What about the many other forms of birth control? Depo shots? Implanon that was just approved today? The vaginal ring? IUDs? Diaphragms? Cervical caps? Will you refuse to prescribe or fit patients for these?

Will you not counsel patients about contraception that is available over the counter such as male and female condoms and spermicides?

Will you refuse to participate in tubal ligation surgery?

You are certainly entitled to your own opinion but in my opinion, refusing to do any of the above means you are not fulfilling your duties as an ob/gyn. Your statement also strikes me as being a little uninformed because it sounds like you are against the OCPs without realizing how many other forms of contraception are out there. Are you against all contraception or just OCPs (because I don't know why one would only be against OCPs and not contraception in general.)

I do not see how you could possibly be a resident in MOST ob/gyn programs and refuse to prescribe or advise patients about contraception. I'm sure there are a handful of church-based hospitals out there that will support that, but most programs won't. So much of what ob/gyns do in clinic and post-partum is advising patients about birth control.
No, I don't think that you can become an Obgyn without perscribing OCPs. You will have to do this at least during residency. I cannot imagine any scenarios where not perscribing OCPs would be okay. No patients will want to see you. If you like the surgical aspect of OB, consider just becoming a surgeon.
 

juddson

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No doubt you should also refuse to provide prenatal care to unmarried women as well, let alone deliver their "illegitimate" babies. The diagnosis and/or treatment of sexually transmissible diseases must also be avoided lest you indirectly condone sexual congress outside the confines of holy matrimony.

You're going to make a wonderful OB/GYN.

Judd
 

fuzzyerin

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Apply to hospitals affiliated with the Catholic Church. They do not do any TOPs, BTLs, or prescribe contraceptives. And there are a lot of these programs out there. I specifically chose NOT to interview at these places for these reasons, but it sounds like these would be a perfect fit for you.
 

obbyjobby

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Dude...I'm not going to argue your religious beliefs with you, but I have a hard time believing you'll be able to attract patients and make a living as an ob/gyn if you refuse to engage contraceptives in your practice.
 

PELE#10

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Medschoolrunner said:
I'm applying for a residency in Ob/Gyn, and due to religious reasons, I don't feel comfortable prescribing OCPs. I really love the field of Ob/gyn, but am worried that my refusal to prescribe birth control will be problematic during my residency years. any one have any in put on this?
I respect your conviction to not take OCP's for yourself. But arent you going to be an advocate for your future patients healthcare and religous beliefs? As much as you want people to respect your beliefs you should respect others.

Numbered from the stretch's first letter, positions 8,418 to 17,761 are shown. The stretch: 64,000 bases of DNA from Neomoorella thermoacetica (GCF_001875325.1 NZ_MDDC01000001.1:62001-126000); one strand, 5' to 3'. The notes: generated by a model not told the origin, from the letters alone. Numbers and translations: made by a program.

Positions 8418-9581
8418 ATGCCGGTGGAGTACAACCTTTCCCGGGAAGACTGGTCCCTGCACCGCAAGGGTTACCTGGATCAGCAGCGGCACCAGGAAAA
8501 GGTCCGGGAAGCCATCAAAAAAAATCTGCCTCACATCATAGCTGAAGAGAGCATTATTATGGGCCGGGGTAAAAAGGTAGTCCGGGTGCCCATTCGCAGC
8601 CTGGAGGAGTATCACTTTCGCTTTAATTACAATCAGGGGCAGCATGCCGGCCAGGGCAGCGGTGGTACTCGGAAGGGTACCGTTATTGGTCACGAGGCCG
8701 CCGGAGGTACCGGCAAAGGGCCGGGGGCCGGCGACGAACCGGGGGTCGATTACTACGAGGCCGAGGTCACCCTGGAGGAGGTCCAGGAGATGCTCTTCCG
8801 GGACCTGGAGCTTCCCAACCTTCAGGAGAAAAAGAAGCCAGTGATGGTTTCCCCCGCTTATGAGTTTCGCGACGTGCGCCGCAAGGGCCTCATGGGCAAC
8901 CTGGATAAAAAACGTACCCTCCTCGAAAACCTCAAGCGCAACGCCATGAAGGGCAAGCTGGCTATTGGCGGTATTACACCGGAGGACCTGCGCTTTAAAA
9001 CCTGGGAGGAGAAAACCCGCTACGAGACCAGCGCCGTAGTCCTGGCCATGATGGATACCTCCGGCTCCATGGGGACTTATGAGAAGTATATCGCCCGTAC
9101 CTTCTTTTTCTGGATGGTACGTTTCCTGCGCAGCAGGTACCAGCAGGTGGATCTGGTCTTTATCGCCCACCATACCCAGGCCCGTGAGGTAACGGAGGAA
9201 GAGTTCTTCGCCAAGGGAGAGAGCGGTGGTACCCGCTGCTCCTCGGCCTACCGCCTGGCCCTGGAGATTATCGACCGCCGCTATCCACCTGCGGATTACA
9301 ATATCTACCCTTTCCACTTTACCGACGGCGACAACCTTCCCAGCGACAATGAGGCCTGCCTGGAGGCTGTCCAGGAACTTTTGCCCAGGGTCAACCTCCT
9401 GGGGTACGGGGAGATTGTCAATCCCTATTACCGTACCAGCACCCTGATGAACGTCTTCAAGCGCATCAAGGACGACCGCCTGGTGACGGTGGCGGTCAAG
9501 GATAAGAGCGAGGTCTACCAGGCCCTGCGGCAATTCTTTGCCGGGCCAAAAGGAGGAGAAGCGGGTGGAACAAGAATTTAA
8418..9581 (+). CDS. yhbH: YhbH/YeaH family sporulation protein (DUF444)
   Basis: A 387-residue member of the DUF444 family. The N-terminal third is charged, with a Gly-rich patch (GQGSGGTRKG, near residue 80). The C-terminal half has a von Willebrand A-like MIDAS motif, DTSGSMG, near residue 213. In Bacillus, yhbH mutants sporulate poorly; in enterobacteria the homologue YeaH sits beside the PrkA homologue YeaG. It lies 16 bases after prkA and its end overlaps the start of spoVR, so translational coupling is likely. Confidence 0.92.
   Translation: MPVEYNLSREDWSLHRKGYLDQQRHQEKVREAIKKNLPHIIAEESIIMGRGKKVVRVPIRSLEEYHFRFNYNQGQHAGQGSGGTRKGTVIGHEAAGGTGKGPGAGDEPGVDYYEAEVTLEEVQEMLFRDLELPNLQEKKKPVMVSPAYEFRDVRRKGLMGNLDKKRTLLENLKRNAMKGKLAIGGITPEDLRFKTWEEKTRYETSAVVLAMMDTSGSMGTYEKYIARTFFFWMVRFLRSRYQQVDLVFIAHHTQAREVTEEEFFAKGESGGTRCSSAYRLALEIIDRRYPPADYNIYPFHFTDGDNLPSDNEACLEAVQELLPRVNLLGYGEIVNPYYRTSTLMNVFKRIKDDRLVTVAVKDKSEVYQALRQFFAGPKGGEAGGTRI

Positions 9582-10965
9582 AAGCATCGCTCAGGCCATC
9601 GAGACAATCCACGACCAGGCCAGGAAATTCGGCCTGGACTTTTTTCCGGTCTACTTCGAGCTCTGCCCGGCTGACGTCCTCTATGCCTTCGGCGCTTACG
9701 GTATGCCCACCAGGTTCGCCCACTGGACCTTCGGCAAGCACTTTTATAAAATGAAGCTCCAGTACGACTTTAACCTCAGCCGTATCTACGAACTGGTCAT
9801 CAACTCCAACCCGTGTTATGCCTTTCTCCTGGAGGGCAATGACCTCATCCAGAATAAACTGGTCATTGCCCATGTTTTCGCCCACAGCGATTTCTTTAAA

I would agree that you should make it known that this is what you intend to do while interviewing. If you dont, your beliefs arent really worth much.
 

sdn1977

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fuzzyerin said:
Apply to hospitals affiliated with the Catholic Church. They do not do any TOPs, BTLs, or prescribe contraceptives. And there are a lot of these programs out there. I specifically chose NOT to interview at these places for these reasons, but it sounds like these would be a perfect fit for you.
I actually worked at a Catholic affliated hospital & I don't know about the residency training, but as a pharmacist, I dispensed plenty of contraceptives. There are many reasons to use them other than contraception. And for pts admitted for other than gyn issues - particularly psych illnesses which need inpt tx, they were never taken off their contraceptive just because we were a Catholic hospital. It would have complicated their treatment further.
 

MeowMix

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Go to a Catholic facility, where at least in principle they agree with your beliefs. However, I see the Catholic hospitals/clinics cheating on this issue by prescribing OCPs for "menstrual cycle regulation" when both provider and patient know it is for birth control purposes.

Interestingly, although the hospitals in Mexico (a strongly Catholic country) will not do abortions, they will do tubals and will provide OCPs. They at least recognize that their very high birth rate (and their very high teen pregnancy rate) are not in their best interests and only perpetuate poverty and lack of education for women.
 

DebDynamite

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I respect your conviction to not take OCP's for yourself. But arent you going to be an advocate for your future patients healthcare and religous beliefs? As much as you want people to respect your beliefs you should respect others.

I would agree that you should make it known that this is what you intend to do while interviewing. If you dont, your beliefs arent really worth much.
I agree completely. You should make your beliefs known, and probably go to an intensely Catholic program. And you should be prepared for the majority of your colleagues not to refer anyone to you once they know how you intend to practice. I can assure you that no matter how nice an individual you might be, I would never refer out to you.